Megamouth Shark

Megamouth Shark, Megachasma pelagios

The Megamouth Shark, Megachasma pelagios, whose common Spanish name is tiburón bocón, is a species in the Megamouth Shark or Megachasmidae Family, known collectively as tiburónes bocónes in Mexico. There is only one species in the genus Megachasma. The Megamouth Shark is one of three giant filter feeding sharks in the sea; the Basking Shark, Cetorhinus maximus and the Whale Shark, Rhincodon typus being the other two. The Megamouth Shark is an exceedingly rare species with the first collection made by a U.S. Navy ship in Hawaiian waters on November 15, 1979. The second collection was not made until eight years later. As of January 2015, only sixty specimens have been documented. They are considered the most primitive of the living sharks within the order Lamniformes which includes the Basking Sharks, the Crocodile Sharks, the Goblin Sharks, the Mackerel Sharks, the Sand Sharks, and the Thresher Sharks.

The Megamouth Sharks have stout soft flabby bodies that taper posteriorly. They are black-brown overall and transition to white ventrally. The tips of their anal, caudal, and dorsal fins are white. They have a bright white band on their snout just above the upper jaw. Their head is wide, bulbous, and long, and features semi-circular eyes and a very short broadly rounded snout. Their mouth is broad, terminal, and over four feet wide; it extends beyond the eyes with huge jaws and approximately 50 rows of numerous small hooked teeth. Their gill slits are moderately long and lined with dense rows of papillose gill rakers. They have a row of photophores surrounding their mouth which are believed to attract plankton. Their anal fin is small; their caudal fin is asymmetrical with a pronounced lower lobe; their first dorsal fin is about twice the size of the second dorsal fin and closer to the pectoral fin base than to the pelvic fin base; and their pectoral fins are short. Their skin is covered with small denticles.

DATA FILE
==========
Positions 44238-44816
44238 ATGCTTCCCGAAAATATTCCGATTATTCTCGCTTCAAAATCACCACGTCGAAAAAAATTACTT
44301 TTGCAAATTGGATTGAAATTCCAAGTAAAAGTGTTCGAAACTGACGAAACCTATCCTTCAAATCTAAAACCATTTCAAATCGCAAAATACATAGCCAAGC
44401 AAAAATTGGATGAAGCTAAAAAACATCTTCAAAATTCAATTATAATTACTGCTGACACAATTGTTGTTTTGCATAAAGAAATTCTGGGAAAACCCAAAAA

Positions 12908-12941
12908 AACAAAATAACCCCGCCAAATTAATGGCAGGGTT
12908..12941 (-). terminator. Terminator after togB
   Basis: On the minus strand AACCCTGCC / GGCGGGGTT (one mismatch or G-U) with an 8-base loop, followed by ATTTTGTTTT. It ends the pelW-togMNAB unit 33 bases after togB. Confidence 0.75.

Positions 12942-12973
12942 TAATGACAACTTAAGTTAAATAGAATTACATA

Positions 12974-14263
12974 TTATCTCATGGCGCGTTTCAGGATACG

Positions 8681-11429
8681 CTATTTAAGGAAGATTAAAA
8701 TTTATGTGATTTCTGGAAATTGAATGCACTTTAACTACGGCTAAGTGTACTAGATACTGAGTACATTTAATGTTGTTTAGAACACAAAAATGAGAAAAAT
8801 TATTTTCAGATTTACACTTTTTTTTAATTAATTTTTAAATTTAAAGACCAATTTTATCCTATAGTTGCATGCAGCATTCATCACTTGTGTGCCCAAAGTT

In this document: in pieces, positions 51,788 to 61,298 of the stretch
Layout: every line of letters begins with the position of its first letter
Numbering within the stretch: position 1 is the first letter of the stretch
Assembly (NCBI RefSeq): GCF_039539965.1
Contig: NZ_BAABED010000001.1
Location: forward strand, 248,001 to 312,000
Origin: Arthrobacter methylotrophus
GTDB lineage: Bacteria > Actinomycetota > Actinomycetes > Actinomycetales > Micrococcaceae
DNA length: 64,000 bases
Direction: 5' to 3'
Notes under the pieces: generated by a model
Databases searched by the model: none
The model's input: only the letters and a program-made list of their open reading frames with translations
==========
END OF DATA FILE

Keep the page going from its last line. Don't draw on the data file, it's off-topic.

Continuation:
The Megamouth Sharks are found both near the surface and at depths up to 1,970 feet. They reach a maximum length of 5.5 meters (18 feet) and can weigh up to 1,216 kg (2,680 pounds). They are filter feeders and poor swimmers, therefore they move along slowly at about one mile per hour with their mouth wide open. They feed primarily on krill and to a lesser extent on copepods, jellyfish, and small fish. They follow their prey by migrating toward the surface at night and returning to the ocean depths during the day. They are preyed upon by Sperm Whales and Cookiecutter Sharks. Parasites have been found on and within the Megamouth Sharks. Their reproduction process is not well-understood, but is believed to be ovoviparous and include a large number of cream colored eggs with embryos being fed on the yolk sac and other ova produced by the mother. Pups are less than 1.8 meters at birth. Males have relatively slender claspers with elongated tips. They are a poorly studied and very obscure species.

In Mexican waters the Megamouth Sharks have only been found off the west coast of central Baja.

The Megamouth Shark s are most likely confused with young Orca Whales.

Due to the lack of information concerning their distribution and population, this species is considered Data Deficient by the International Union for Conservation of Nature and Natural Resources (IUCN).

Megamouth Shark (1)

Megamouth Shark, Megachasma pelagios, female. Fish caught off the coast of Tortugas Bay, Baja California Sur, by commercial fishermen in a gill net, November 16, 2006. Length: 2.15 meters (7 feet 1 inch) and 27 kg (60 pounds). Identification courtesy of Jośe Leonardo Castillo-Géniz, National Fisheries Institute of Mexico, Ensenada. Photos courtesy of Dan Cartamil, Scripps Institution of Oceanography, La Jolla, CA.